Fewer than 24 hours after Mosaic launched its first portfolio of four solar projects available for crowd-funding to investors in California and New York, the projects were fully financed and the opportunity to invest had passed.
“It blew us away,” said Lisa Curtis, spokeswoman for Mosaic. “We were hoping to sell through them quickly, but we expected it to take maybe a week. Certainly 24 hours is a lot faster than we thought possible.”
More than 400 investors put in $313,000 to fund the four projects. The investments ranged from $25 to $30,000. The average investment was about $700.
Mosaic has used crowd-funding to raise money for other solar installations, but this was the first time the Securities Exchange Commission permitted the organization to offer interest to investors who weren’t part of the community where the project was located. Most previous projects only promised to return the initial investments with no profit.
Those who participated in this first round will make 4.5 percent annual interest over the nine-year life of the loan, according to a previous release.
“As a nimble online marketplace specializing in clean energy lending we are able to source capital from the crowd and lend that capital to clean energy developers at lower interest rates than they would get from banks,” Mosaic co-founder and President Billy Parish said in a press call Monday, “while still passing along an attractive return to our investors.”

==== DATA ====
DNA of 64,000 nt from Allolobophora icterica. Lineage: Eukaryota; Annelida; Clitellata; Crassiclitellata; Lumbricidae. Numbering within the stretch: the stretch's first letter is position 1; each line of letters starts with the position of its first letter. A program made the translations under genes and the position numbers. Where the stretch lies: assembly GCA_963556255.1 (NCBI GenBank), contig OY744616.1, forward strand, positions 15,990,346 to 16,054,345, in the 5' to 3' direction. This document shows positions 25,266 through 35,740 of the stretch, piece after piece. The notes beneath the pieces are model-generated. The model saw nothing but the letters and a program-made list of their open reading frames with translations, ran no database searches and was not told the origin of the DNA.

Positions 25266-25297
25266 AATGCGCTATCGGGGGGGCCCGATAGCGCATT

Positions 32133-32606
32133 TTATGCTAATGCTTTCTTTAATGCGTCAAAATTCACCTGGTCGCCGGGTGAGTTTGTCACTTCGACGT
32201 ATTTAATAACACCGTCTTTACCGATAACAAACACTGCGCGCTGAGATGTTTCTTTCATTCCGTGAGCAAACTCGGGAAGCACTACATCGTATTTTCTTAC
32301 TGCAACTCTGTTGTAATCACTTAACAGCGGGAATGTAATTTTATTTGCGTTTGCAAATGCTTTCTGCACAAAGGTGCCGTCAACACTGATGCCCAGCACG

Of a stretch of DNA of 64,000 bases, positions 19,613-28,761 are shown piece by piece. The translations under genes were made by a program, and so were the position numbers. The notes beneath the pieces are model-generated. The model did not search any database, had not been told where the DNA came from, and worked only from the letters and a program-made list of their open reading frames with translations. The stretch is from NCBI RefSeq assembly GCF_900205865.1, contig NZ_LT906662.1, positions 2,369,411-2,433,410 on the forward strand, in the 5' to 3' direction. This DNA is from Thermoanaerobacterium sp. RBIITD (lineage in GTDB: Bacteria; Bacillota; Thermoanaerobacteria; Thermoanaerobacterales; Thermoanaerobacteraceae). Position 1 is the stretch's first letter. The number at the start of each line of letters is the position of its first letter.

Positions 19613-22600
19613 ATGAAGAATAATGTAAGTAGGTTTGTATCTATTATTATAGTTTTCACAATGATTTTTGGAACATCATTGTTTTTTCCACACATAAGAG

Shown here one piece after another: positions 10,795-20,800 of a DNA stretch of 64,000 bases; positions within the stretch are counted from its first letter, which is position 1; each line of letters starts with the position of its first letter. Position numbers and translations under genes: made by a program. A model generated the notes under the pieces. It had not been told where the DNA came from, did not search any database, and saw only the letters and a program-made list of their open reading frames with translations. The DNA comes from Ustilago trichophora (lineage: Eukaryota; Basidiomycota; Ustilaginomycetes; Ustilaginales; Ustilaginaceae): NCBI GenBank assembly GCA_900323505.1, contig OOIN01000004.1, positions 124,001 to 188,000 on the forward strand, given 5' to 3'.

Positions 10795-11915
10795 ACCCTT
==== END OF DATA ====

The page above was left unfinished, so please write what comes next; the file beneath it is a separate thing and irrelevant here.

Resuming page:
At 4.5 percent, Mosaic offers extremely affordable financing to solar developers and a much higher interest rate than investors can get in savings or certificates of deposit. Of course, the investment is riskier than those options.
The opportunity clearly appealed to investors.
Because SEC regulations are tight, the first round of projects were only open to investors in California and New York, where Mosaic leaders had negotiated with local regulators to allow the opportunity. It was also open to accredited investors – those with high annual income and net worth – across the country. There remains one project that accredited investors can finance.
Parish said in the call on Monday that Mosaic is working with other states to open the opportunity up to investors all over the country and is trying to gain clearance from the SEC to apply the crowd-funding model for solar projects on a larger scale.
Curtis said the demand for the first round of projects should help. “We’ll bring that to regulators and show them there is demand from the American people who want to invest directly in solar projects.”